Was it frustrating to have a new album and nowhere to play the songs live?

We got the new songs up and running in rehearsal. We’ve had lots of records that fizzled a bit in the beginning, but later you find some of your favorite songs are there. We know it’s the long game, and these songs will get a chance. There will be plenty of opportunities to celebrate them. When we get the chance, we’ll be ready to get out there and dance around.

You were working on Painted Shield during the same period that Pearl Jam recorded Gigaton. How did you divide your time and songwriting ideas?

I write a lot, so I have literally hundreds of demos. Ed is who I write for, first and foremost. But I don’t send him big piles of demos. I select a few that make sense. It’s better for him and for the band to bring what’s important, so he’ll do his best to make something happen. When you listen to Gigaton, you hear his ability to manage four other songwriters and bring them into a place that is in tune with his aesthetic, which is very stripped-down and direct.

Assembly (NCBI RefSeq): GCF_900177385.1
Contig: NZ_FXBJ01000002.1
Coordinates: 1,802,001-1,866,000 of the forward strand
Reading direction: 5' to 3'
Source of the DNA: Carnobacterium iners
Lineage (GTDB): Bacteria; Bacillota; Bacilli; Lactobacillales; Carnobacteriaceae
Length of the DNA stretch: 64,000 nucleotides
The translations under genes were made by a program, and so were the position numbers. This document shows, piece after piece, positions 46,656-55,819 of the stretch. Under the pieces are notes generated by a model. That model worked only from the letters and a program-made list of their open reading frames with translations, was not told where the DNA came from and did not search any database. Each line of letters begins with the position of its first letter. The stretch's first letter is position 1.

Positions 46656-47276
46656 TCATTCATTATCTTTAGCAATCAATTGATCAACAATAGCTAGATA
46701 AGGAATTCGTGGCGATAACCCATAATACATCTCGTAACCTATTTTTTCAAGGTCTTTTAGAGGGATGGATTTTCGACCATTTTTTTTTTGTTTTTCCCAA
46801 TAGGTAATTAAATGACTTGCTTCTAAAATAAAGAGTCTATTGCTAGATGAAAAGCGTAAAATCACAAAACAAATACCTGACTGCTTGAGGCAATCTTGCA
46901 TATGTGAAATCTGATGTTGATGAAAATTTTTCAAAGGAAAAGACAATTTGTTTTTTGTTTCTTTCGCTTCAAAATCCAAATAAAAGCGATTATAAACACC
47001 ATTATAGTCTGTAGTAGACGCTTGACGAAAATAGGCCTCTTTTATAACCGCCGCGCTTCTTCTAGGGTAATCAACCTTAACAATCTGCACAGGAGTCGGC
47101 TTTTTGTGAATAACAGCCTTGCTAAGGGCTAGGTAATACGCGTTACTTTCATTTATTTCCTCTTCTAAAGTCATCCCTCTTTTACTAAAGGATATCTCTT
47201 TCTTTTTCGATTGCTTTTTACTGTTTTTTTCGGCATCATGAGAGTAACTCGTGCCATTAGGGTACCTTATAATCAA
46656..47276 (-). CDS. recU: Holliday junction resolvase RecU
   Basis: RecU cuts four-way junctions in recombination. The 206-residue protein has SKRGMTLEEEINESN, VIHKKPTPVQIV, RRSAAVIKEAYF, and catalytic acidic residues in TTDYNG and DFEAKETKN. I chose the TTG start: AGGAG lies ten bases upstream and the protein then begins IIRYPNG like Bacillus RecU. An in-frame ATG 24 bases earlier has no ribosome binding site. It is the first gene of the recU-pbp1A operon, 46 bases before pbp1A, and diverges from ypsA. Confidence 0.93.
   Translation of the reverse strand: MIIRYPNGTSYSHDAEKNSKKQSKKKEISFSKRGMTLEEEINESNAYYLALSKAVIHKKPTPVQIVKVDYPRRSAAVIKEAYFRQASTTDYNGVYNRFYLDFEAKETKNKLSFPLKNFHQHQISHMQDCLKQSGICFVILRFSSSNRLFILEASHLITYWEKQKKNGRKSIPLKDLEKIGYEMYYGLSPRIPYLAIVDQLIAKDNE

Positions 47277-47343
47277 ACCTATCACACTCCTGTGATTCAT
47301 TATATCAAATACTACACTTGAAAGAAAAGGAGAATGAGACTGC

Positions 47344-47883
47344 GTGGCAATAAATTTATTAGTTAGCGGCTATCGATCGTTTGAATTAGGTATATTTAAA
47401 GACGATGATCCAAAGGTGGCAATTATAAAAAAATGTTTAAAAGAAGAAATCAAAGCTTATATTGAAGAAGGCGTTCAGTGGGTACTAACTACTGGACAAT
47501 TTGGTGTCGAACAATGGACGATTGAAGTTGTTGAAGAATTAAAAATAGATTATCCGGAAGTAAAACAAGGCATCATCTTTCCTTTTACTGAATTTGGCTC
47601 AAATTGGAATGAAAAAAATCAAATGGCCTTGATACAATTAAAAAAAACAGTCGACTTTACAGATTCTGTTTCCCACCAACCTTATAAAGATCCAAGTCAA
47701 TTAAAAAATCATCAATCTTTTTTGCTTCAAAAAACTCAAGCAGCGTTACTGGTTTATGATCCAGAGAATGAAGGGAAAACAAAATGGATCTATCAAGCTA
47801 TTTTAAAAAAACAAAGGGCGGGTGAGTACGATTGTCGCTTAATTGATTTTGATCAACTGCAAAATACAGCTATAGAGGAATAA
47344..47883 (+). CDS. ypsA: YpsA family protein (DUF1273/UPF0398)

The writing in Painted Shield is changing dramatically. There is much more material from Matt and Mason directly; they are starting songs, with me playing more of a coloring role. But on this record, 80 percent of it began with a guitar arrangement — a couple of parts, maybe a bridge — and a click track. The song “Painted Shield” began as a demo that I recorded with Matt eight years ago, just messing around at Studio Litho. The drums on “Evil Winds” were played by Josh Freese at least 10 years ago. This came together over long stretches of time.

The album has the driving edge of Pearl Jam but also textures and dynamics that I don’t usually associate with your day job: psychedelia, ’70s funk, Queen-like sheets of harmonies.